Even though, technically, Long Island already existed, Fitzgerald still had to build the world in The Great Gatsby (1925), didn’t he? You could say it’s just description, but the kind of description that informs everything else in the book—the protagonist, the conflicts, the emotional arcs of every character—that’s when description becomes world-building.

Turns out, it’s much less scary to think about world-building as imaginative description. The biggest difference between writing the worlds of straightforward contemporary fiction and paranormal fiction is that you get to make up fun new rules and dialect. I can’t say where most of these terms or rules come from. They just pop out of my mind onto the screen of my computer, and then I spend the rest of the series working through (and sometimes paying the price for) that little bit of impulsiveness.

For example, at the end of Fallen, I made an offhanded reference to a truce that is to last for eighteen days. Didn’t think too much about it, kind of just made it up. I had no idea that that one line would dictate the entire structure of the sequel, Torment. But once it went to the printer and I sat down to plot out Torment, eighteen days was what I had to work with, so eighteen days it was!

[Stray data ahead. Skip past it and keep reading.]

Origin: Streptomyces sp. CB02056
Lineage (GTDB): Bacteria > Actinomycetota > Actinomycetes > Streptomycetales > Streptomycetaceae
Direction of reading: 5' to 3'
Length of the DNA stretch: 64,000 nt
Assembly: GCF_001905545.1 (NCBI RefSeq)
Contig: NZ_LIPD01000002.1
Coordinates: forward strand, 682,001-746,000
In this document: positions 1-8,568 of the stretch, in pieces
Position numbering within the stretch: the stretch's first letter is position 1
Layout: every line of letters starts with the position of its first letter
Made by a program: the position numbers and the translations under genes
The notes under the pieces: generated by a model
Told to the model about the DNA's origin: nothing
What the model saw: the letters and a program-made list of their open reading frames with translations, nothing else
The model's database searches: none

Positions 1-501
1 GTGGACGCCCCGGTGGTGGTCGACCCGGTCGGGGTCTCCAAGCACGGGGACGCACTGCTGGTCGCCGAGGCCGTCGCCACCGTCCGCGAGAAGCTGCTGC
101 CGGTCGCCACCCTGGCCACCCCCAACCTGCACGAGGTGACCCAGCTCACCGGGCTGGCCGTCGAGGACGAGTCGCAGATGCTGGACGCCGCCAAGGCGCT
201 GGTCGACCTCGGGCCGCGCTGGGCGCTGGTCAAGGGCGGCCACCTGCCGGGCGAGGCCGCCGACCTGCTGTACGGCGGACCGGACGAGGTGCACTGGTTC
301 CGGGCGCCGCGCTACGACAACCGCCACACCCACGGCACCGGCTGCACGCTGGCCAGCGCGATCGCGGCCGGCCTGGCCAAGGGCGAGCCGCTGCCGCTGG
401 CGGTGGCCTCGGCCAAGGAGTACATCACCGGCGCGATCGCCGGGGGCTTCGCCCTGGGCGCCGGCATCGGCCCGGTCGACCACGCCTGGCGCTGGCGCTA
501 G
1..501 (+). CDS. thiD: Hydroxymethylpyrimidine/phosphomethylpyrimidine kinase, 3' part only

I’m not complaining, but I’ve learned to keep a notebook with a list of rules and terms for when I forget what I’ve tossed into Luce’s world. And I love the fact that I have three more books to work though, to let the world grow bigger, denser, and more complicated over the course of the series.

As you can see, building the world of my books is something I’m still figuring out, but I’m learning how to make the most of it, and sometimes even to enjoy it.

Cynsational Notes

The New Voices Series is a celebration of debut authors of 2009. Note: interviews with the debut authors of 2010 are scheduled to begin soon.